Everyone’s familiar with the Space Race between the United States and the Soviet Union. However, most people might not know that aside from sending various forms of technology and people into space, the USSR is also credited with launching the first interstellar chick. The Russians decided to send Japanese quail eggs into space in order to study the impact that zero-gravity would have on the embryos’ development, however this experiment didn't go as planned. No, the chicks didn't turn into weird alien creatures, but they did develop some severe deformities that were possibly caused by higher-than-usual radiation and temperatures. The experiment eventually became successful in 1990, when the first healthy quail chick hatched on the Mir space station.
While it’s believed to have originated in New York City during the late 1800s, many theories exist on how and where eggs Benedict got their start. One of the more popular claims goes that chef Charles Ranhofer of Delmonico’s Restaurant had created the dish special for Mrs. LeGrand Benedict after finding that there was nothing she liked on the menu. A competing story claims that Mr. Lemuel Benedict ordered the first eggs Benedict while hungover at the Waldorf Hotel. Regardless of its creator, brunchers everywhere are thankful for its creation.
Constructed in 1975 and located in Vegreville, Alberta, the Vegreville Egg is designed in the style of an Ukrainian ‘Pysanka’ in order to honour the early Ukrainian settlements that were established east of Edmonton. Given the egg’s size and weight, it’s possibly the world’s easiest Easter egg hunt.
In the traditions of Orthodox and Eastern Catholic Churches, Easter eggs are often dyed red to represent the blood of Christ, the eggshell represents the tomb, and the act of cracking the eggs symbolizes how the tomb cracked after His resurrection.
In 1806, Mary Bateman, also known as the Yorkshire Witch, pulled off a scam known as “The Prophet Hen of Leeds,” where she claimed that a chicken she owned was laying eggs that were inscribed with the words “Christ is Coming.” She of course inscribed the words herself and would then insert them back into the hen in order to trick people into believing that they were predicting the coming of christ. It was some trick though, as people flocked to Mary for magical protection and for the price of a penny, she promised that they would be spared from the forthcoming end times.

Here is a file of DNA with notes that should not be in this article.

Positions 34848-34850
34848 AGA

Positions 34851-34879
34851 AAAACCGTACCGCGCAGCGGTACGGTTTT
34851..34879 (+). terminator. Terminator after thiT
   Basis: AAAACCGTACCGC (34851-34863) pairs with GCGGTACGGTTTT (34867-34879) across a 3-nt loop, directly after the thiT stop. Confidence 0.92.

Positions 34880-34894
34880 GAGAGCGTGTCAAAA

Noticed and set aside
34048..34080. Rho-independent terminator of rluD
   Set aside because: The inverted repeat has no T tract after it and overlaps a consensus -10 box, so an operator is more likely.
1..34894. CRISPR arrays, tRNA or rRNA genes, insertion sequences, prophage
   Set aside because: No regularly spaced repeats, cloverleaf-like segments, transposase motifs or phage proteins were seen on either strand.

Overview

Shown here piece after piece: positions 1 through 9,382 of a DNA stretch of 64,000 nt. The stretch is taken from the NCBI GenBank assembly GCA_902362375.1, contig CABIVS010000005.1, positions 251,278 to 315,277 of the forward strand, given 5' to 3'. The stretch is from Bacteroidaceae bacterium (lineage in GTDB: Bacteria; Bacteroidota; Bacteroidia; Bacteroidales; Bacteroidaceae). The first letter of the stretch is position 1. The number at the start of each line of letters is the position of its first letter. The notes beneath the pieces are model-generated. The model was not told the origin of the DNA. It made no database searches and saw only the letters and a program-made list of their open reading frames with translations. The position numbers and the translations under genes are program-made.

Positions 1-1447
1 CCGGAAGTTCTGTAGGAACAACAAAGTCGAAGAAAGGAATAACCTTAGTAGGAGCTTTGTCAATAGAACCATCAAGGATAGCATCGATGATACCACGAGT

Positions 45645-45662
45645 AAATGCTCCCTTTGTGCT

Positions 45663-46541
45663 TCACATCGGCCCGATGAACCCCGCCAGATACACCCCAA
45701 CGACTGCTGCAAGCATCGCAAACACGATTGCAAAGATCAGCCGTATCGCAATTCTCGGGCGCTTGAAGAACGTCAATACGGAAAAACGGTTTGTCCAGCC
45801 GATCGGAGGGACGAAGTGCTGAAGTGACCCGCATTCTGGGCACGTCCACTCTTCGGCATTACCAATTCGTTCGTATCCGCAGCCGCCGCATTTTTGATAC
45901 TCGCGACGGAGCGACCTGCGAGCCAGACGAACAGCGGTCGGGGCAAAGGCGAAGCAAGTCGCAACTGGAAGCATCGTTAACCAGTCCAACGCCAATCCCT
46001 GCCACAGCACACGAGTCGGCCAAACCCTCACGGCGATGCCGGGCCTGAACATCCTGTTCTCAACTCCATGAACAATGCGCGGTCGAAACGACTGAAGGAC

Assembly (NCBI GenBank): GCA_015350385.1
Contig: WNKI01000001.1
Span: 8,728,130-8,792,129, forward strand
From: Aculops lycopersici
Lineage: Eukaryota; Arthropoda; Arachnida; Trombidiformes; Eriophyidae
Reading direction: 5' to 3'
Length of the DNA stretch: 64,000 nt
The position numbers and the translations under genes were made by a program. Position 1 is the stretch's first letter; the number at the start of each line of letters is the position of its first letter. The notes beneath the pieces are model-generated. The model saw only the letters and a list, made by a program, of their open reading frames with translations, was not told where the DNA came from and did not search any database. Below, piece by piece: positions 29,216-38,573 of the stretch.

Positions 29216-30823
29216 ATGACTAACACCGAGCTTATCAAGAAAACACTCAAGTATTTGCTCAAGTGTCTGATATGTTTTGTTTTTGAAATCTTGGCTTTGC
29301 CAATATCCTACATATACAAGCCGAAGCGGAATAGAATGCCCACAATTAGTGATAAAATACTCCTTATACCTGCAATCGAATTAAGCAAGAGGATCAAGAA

The globe, which dates back to 1504, was found by an Austrian collector and is engraved on two conjoined halves of ostrich eggs. The globe is about the size of a grapefruit and depicts the New World, including what was considered as exotic territories such as Japan and Brazil. The globe’s only sentence, which is above the coast of Southeast Asia, reads “Hic Sunt Dracones,” which translates to “Here be dragons.” Talk about an egg-citing discovery.
Queen's University biology professor Bob Montgomerie has found that a male robin will be more diligent in caring for its young if the eggs its mate lays are a brighter shade of blue. Robin eggs get their blue colour from a pigment called biliverdin, and there is some evidence that higher biliverdin levels indicate a healthier female and brighter blue eggs. Eggs that were laid by a healthier female seemed to encourage male robins to be more active fathers.
While brown eggs are usually more expensive than white eggs, their higher price has nothing to do with their quality. Brown eggs cost more because the hens that lay them are a physically bigger breed than the white-egg-laying chickens. Since bigger hens need more food, farmers have to spend more on feed. As a result, the increase in cost of production per egg gets passed onto consumers.
Yes, chickens do have earlobes! Though it isn’t a hard and fast rule, the colour of a chicken’s earlobe is a good indicator of what colour the eggshell will be. Therefore, chickens with white earlobes will usually lay white eggs, while chickens with red or brown earlobes will lay brown eggs.
In June 2010, a hen in Essex named Harriet laid the world’s largest recorded egg that measured a whopping 9.1 inches in diameter and was 4.5 inches long. To help visualize just how big this egg was, hens’ eggs on average have a circumference of 5.5 inches and are only 2.3 inches long. I wouldn’t be surprised if an egg of this size left poor Harriet shell shocked.